Lemon (geometry)

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A lemon

In geometry, a lemon is a geometric shape, constructed as the surface of revolution of a circular arc of angle less than half of a full circle, rotated about an axis passing through the endpoints of the lens (or arc). The surface of revolution of the complementary arc of the same circle, through the same axis, is called an apple.

Half of a self-intersecting torus

The apple and lemon together make up a self-crossing torus, the surface of revolution of the entire circle, with the apple as the outer shell of the torus and the lemon as its inner shell. The lemon forms the boundary of a convex set, while its surrounding apple is non-convex.[1][2]

North American football

The ball in North American football has a shape resembling a geometric lemon. However, although used with a related meaning in geometry, the term "football" is more commonly used to refer to a surface of revolution whose Gaussian curvature is positive and constant, formed from a more complicated curve than a circular arc.[3] Alternatively, a football may refer to a more abstract orbifold, a surface modeled locally on a sphere except at two points.[4]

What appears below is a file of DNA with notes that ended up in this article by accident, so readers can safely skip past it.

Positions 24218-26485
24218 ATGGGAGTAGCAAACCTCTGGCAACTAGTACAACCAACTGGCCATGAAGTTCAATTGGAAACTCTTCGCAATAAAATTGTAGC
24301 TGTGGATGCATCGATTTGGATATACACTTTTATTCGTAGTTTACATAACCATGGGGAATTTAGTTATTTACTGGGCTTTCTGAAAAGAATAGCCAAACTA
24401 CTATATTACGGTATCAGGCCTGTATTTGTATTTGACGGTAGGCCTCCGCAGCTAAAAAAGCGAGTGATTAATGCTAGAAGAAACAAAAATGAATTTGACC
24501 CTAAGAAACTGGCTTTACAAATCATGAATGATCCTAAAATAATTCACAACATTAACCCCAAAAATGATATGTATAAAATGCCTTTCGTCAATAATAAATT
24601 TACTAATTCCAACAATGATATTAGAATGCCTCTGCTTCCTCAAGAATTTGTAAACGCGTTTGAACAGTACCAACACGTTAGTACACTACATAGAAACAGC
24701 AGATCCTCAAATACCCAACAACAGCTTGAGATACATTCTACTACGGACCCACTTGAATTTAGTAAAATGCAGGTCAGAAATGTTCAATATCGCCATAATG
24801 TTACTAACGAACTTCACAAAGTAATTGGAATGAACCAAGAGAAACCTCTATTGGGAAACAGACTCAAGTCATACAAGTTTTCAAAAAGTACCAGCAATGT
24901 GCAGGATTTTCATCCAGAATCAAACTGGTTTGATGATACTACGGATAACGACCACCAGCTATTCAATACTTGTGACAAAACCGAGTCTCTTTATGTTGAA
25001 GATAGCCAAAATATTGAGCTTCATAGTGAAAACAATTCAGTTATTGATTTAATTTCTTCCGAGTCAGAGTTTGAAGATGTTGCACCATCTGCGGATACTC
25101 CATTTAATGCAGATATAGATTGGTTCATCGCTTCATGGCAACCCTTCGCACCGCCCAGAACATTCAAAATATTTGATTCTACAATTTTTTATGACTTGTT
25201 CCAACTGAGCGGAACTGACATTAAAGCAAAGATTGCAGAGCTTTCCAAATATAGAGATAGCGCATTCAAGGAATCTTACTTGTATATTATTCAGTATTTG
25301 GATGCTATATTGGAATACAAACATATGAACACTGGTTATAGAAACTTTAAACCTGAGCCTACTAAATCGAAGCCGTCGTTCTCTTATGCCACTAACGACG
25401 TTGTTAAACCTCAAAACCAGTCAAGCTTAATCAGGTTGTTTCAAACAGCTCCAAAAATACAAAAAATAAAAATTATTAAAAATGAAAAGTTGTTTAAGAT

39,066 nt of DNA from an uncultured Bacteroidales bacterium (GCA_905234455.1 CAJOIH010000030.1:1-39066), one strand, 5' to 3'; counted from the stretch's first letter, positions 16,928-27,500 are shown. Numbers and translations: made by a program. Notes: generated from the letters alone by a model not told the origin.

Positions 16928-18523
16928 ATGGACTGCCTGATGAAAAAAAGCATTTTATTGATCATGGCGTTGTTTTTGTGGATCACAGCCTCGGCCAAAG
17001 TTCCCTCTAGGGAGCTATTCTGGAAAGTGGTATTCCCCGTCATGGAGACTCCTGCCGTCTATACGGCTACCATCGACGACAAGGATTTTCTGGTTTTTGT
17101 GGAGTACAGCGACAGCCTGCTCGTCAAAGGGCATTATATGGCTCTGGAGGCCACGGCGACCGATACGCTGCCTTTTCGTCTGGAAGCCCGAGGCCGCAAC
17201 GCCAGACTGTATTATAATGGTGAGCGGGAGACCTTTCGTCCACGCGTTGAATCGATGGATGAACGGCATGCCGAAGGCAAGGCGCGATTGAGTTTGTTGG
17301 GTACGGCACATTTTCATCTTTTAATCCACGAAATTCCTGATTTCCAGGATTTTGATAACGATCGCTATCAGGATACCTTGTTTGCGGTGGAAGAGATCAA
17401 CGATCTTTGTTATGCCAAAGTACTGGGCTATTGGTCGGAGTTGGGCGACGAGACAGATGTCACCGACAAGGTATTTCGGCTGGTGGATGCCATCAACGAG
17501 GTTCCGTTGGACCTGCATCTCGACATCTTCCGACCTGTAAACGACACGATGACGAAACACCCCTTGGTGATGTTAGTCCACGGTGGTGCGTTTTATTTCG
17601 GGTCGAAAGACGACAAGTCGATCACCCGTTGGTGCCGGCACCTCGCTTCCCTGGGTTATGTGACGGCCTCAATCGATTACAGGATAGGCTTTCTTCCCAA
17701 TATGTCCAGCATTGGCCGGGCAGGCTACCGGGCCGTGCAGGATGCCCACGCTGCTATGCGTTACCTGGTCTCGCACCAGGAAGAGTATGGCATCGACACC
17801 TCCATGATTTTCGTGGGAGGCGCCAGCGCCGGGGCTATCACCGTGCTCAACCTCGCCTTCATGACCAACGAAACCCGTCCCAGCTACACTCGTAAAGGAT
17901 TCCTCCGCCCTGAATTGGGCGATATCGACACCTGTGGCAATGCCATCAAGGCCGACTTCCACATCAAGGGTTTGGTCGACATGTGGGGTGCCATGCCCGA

See also[edit]


  1. ^ Kripac, Jiri (February 1997), "A mechanism for persistently naming topological entities in history-based parametric solid models", Computer-Aided Design, 29 (2): 113–122, doi:10.1016/s0010-4485(96)00040-1
  2. ^ Krivoshapko, S. N.; Ivanov, V. N. (2015), "Surfaces of Revolution", Encyclopedia of Analytical Surfaces, Springer International Publishing, pp. 99–158, doi:10.1007/978-3-319-11773-7_2
  3. ^ Coombes, Kevin R.; Lipsman, Ronald L.; Rosenberg, Jonathan M. (1998), Multivariable Calculus and Mathematica, Springer New York, p. 128, doi:10.1007/978-1-4612-1698-8
  4. ^ Borzellino, Joseph E. (1994), "Pinching theorems for teardrops and footballs of revolution", Bulletin of the Australian Mathematical Society, 49 (3): 353–364, doi:10.1017/S0004972700016464, MR 1274515

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